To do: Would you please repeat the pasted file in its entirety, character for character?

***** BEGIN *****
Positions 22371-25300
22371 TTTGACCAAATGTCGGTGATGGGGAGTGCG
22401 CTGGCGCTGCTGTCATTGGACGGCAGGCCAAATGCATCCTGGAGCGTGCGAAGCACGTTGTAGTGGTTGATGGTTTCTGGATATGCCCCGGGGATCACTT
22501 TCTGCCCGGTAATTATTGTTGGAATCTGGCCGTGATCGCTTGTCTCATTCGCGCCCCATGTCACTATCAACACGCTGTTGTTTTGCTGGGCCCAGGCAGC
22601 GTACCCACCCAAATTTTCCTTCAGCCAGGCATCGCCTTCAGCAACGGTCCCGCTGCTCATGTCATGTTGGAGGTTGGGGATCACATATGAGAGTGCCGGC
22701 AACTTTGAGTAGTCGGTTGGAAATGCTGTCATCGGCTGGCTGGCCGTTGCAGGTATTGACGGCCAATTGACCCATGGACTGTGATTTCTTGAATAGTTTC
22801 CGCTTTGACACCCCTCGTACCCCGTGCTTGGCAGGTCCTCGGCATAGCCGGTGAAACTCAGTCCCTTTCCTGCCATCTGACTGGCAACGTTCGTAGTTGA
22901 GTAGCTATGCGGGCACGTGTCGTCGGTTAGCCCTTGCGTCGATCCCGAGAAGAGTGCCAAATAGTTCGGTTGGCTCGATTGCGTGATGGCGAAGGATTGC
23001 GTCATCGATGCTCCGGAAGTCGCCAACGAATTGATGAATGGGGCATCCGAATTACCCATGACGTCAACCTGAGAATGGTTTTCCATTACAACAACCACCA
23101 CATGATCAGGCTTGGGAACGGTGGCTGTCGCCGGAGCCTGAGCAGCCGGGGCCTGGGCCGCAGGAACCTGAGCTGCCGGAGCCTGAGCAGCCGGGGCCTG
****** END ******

Positions 22371-25300
22371 TTTGACCAAATGTCGGTGATGGGGAGTGCG
22401 CTGGCGCTGCTGTCATTGGACGGCAGGCCAAATGCATCCTGGAGCGTGCGAAGCACGTTGTAGTGGTTGATGGTTTCTGGATATGCCCCGGGGATCACTT
22501 TCTGCCCGGTAATTATTGTTGGAATCTGGCCGTGATCGCTTGTCTCATTCGCGCCCCATGTCACTATCAACACGCTGTTGTTTTGCTGGGCCCAGGCAGC
22601 GTACCCACCCAAATTTTCCTTCAGCCAGGCATCGCCTTCAGCAACGGTCCCGCTGCTCATGTCATGTTGGAGGTTGGGGATCACATATGAGAGTGCCGGC
22701 AACTTTGAGTAGTCGGTTGGAAATGCTGTCATCGGCTGGCTGGCCGTTGCAGGTATTGACGGCCAATTGACCCATGGACTGTGATTTCTTGAATAGTTTC
22801 CGCTTTGACACCCCTCGTACCCCGTGCTTGGCAGGTCCTCGGCATAGCCGGTGAAACTCAGTCCCTTTCCTGCCATCTGACTGGCAACGTTCGTAGTTGA
22901 GTAGCTATGCGGGCACGTGTCGTCGGTTAGCCCTTGCGTCGATCCCGAGAAGAGTGCCAAATAGTTCGGTTGGCTCGATTGCGTGATGGCGAAGGATTGC
23001 GTCATCGATGCTCCGGAAGTCGCCAACGAATTGATGAATGGGGCATCCGAATTACCCATGACGTCAACCTGAGAATGGTTTTCCATTACAACAACCACCA
23101 CATGATCAGGCTTGGGAACGGTGGCTGTCGCCGGAGCCTGAGCAGCCGGGGCCTGGGCCGCAGGAACCTGAGCTGCCGGAGCCTGAGCAGCCGGGGCCTG